A claim for damages from Superstorm Sandy that has been rejected several times by the state of New Jersey got another chance from a divided state Supreme Court on Monday.
In a 4-3 ruling, the high court said an arbitrator who denied the owner of a group of homes in Bayonne compensation for oil damage misread evidence and shouldn’t have excluded expert evidence offered by the property owner. The case will now go back to arbitration.
The decision “provides for potential relief for the many New Jerseyans who are affected when increasingly frequent storms devastate our property, in this instance by leaving oil in its wake,” said Lawrence Lustberg, an attorney representing the property owner, a Maryland real estate investment trust.
The owner first applied for compensation about a month after the storm hit in October 2012, under New Jersey’s Spill Act, which dates back to the 1970s. Employees noted an oil smell and noticed staining on interior walls.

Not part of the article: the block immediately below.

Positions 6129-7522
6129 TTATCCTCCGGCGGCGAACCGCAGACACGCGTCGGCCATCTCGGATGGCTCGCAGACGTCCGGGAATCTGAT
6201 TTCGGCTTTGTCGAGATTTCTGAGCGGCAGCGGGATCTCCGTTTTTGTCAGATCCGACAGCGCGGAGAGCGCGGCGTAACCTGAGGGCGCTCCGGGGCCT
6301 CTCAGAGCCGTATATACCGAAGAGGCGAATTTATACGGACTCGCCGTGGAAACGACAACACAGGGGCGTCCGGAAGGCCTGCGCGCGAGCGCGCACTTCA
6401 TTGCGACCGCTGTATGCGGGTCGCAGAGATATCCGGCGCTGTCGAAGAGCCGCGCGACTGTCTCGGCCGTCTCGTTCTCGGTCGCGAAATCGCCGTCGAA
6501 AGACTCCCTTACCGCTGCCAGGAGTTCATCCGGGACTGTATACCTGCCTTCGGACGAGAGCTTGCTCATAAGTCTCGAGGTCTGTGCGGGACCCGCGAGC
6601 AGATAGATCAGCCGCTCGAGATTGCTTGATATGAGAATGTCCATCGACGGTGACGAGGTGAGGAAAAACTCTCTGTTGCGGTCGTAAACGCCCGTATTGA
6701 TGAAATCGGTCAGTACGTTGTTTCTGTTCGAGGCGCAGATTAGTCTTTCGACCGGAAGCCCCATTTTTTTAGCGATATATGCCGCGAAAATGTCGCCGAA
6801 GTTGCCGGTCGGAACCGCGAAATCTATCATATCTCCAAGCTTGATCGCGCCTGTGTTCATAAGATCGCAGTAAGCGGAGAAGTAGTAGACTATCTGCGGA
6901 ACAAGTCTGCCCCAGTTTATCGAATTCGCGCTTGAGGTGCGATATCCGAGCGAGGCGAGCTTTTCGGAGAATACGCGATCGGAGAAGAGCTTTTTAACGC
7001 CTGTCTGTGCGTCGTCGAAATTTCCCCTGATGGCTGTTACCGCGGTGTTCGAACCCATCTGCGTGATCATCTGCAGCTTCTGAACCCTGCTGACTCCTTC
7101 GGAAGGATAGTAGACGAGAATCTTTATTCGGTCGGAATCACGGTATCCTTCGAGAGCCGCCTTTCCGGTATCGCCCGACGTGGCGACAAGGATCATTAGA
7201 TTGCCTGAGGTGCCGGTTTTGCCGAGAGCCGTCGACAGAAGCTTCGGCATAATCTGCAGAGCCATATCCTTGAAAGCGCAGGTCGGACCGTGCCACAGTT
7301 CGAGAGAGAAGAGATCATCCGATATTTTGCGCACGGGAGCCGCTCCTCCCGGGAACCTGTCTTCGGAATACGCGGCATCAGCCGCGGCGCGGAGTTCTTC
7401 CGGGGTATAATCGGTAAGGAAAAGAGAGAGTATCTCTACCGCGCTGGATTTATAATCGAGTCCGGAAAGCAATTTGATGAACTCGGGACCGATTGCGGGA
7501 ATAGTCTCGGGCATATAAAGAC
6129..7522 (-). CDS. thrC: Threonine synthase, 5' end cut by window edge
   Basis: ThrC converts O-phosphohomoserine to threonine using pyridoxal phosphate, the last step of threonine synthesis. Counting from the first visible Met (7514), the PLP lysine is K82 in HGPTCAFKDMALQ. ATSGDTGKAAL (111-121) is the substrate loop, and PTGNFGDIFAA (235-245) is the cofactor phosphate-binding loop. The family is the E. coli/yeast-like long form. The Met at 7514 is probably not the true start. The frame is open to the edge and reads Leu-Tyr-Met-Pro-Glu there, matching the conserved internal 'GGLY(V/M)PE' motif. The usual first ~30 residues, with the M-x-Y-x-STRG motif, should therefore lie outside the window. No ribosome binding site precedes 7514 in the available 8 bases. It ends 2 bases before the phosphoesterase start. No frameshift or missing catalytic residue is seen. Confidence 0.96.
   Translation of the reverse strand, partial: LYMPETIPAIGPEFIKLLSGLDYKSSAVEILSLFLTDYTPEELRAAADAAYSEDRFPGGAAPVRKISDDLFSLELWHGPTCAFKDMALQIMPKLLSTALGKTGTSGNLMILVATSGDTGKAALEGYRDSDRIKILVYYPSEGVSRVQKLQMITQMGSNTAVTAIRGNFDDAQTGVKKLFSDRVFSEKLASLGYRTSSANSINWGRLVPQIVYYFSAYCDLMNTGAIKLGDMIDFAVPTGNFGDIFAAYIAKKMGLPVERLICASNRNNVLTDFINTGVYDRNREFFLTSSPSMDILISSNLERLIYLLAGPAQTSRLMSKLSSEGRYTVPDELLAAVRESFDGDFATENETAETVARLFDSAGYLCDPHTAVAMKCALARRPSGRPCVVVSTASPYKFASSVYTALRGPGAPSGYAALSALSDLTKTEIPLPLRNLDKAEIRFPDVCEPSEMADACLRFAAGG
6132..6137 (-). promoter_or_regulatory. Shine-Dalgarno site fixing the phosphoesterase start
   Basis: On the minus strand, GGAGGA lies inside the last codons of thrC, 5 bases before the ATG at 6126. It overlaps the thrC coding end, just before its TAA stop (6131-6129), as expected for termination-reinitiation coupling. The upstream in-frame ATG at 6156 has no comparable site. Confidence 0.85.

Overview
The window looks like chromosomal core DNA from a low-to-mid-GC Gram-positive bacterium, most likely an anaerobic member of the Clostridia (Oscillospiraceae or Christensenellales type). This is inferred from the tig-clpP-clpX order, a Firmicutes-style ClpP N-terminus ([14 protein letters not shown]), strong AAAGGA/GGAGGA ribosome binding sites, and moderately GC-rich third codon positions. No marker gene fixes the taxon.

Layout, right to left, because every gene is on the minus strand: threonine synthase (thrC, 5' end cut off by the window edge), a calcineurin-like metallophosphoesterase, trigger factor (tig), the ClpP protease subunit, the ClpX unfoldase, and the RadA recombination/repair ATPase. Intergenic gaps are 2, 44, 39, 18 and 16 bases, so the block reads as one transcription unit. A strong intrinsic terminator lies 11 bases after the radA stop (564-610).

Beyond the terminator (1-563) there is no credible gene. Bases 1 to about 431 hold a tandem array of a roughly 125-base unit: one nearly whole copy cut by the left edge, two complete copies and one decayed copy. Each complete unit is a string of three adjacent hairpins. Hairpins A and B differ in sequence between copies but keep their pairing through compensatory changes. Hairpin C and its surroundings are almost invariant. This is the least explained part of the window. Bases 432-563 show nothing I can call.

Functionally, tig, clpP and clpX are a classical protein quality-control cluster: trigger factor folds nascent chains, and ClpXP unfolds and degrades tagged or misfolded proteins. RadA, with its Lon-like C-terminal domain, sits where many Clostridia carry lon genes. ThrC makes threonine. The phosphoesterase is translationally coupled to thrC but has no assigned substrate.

The Department of Environmental Protection twice rejected the application, saying the contamination came from fill used to raise the elevation of the land long ago.
An arbitrator again denied the claim in 2016 based on an expert hired by the department who added that the source was “broadly distributed contaminants, often arising from multiple sources” that pre-dated Sandy.
The owner sought to have the expert’s report excluded, saying it was submitted on the eve of arbitration and contained a new theory. It also sought to have its own expert report submitted. The arbitrator denied both requests.
“Flaws in the substantive reasoning of the arbitration decision as well as procedural fairness considerations undermine confidence in the outcome of this arbitration,” the majority wrote Monday.
A message seeking comment was left with the state attorney general’s office.
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